History of Working Group on Marine Mammal Unusual Mortality Events
Unusual Mortality Events
The Working Group on Marine Mammal Unusual Mortality Events ("Working Group" or "WGMMUME") is one component of the Marine Mammal Health and Stranding Response Program.
The Working Group was established in 1991 by NMFS in response to large numbers of marine mammal mortalities in the late 1980s including:
- humpback whales in the Northeast U.S.
- bottlenose dolphins on the Atlantic coast
- Exxon Valdez oil spill in Prince William Sound, Alaska
The Working Group was formalized when Congress passed the 1992 amendments to the Marine Mammal Protection Act (MMPA) as the Marine Mammal Health and Stranding Response Act.
The Working Group's primary role is to determine when an unusual mortality event (UME) is occurring and to help direct the response and investigation.
From 1991 to the present, the Working Group has consulted on 60 marine mammal UMEs throughout the U.S. involving several species of cetaceans (whales, dolphins, and porpoises), pinnipeds (seals and sea lions), manatees, and sea otters.
The Working Group is comprised of members from
- scientific and academic institutions
- conservation organizations
- state and/or Federal agencies
They have a wide variety of expertise in
The members are appointed for 3-year terms and meet annually to discuss the past year's UMEs. The Working Group may be consulted throughout the year to review or consult on individual cases, events, or disease issues.
In addition to core members, there are 2 international participants (one from Canada and one from Mexico) and Federal government representatives (currently including NMFS, the U.S. Fish and Wildlife Service, and the Marine Mammal Commission). These members do not have voting privileges, but they contribute significantly to the data reviews, internal discussions, sample analyses, and overall UME investigations.
The Working Group has developed seven criteria that are used to determine if a mortality event is "unusual." The group reviews all possible information, including historical data and current population trends, and determines whether or not an event is truly "unusual" within 24 hours of the initial consultation.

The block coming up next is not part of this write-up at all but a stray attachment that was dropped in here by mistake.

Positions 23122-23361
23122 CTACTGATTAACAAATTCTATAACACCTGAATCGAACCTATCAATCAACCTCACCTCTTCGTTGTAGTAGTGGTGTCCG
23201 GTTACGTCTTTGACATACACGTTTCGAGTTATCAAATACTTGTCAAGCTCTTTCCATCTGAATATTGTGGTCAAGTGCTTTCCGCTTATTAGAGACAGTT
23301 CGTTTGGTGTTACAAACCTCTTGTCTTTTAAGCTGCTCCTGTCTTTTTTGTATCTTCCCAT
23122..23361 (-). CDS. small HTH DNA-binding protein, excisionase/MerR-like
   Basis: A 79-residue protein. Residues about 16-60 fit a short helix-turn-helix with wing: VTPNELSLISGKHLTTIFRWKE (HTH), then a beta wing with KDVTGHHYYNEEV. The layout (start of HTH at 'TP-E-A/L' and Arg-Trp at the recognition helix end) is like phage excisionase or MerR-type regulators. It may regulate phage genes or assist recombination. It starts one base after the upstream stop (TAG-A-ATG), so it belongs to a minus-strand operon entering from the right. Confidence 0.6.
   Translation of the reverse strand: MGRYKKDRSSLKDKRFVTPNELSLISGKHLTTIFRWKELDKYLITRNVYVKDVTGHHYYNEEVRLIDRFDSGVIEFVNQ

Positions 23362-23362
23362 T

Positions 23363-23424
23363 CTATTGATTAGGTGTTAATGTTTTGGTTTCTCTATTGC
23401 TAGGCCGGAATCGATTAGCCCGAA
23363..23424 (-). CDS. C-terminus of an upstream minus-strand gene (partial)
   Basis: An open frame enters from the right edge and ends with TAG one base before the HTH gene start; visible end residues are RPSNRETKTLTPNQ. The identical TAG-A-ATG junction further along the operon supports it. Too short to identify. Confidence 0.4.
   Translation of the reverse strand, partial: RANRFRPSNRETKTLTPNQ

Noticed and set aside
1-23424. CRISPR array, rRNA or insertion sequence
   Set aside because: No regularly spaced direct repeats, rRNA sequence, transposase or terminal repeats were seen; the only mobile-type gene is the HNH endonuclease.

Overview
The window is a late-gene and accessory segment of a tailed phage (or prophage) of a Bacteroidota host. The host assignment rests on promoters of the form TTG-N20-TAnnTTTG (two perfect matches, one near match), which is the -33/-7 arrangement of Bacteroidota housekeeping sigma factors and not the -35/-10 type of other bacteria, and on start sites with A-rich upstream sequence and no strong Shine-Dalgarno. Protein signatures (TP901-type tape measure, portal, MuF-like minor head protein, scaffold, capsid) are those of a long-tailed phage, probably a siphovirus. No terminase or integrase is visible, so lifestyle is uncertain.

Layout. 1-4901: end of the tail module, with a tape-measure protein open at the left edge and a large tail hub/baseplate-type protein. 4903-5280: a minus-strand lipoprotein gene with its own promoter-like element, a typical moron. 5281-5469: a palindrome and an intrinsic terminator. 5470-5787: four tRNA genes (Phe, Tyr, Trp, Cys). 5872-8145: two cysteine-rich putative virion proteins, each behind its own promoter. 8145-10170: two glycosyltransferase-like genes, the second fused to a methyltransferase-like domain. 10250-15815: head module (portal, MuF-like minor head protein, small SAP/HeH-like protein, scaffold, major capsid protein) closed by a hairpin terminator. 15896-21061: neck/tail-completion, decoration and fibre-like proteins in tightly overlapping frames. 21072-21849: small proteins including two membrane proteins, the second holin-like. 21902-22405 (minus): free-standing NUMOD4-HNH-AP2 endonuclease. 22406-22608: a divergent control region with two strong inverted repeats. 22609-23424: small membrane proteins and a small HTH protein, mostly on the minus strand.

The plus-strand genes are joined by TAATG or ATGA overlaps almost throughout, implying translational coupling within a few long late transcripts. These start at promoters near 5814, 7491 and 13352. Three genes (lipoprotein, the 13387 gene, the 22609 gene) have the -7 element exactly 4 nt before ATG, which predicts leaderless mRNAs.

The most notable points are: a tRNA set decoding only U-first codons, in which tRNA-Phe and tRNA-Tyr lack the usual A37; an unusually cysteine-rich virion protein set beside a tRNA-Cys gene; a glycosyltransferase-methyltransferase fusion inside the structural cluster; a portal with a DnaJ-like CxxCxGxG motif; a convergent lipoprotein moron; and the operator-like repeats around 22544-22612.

After the working group announces their decision, NMFS or USFWS (depending on which agency has jurisdiction) has 24 hours to officially declare the event unusual and appoint an on-site coordinator.
If it is deemed unusual, the Working Group will provide advice to the appropriate agency (NMFS or USFWS) as to what samples should be collected or how the investigation should be conducted. In addition, the Working Group will provide advice and possibly assist with the entire investigation. When an event is deemed unusual, money from the Marine Mammal Unusual Mortality Event Fund, which is managed by the National Fish and Wildlife Foundation, becomes available to assist with the investigation.
Responses to UMEs are coordinated by either the NMFS or USFWS Regional Offices depending on the species (NMFS has jurisdiction over all cetaceans, seals, and sea lions and USFWS has jurisdiction over walrus, sea otters, manatees, and polar bears) and the regional stranding networks, as well as other Federal, state, and local agencies.
Investigation of such events has led to a greater understanding of the impacts of human-related and natural causes of mortality in marine mammal populations.
For more information on marine mammal unusual mortality events declared by the working group, please refer to the charts and graphs on the UME home page.
Updated: March 27, 2013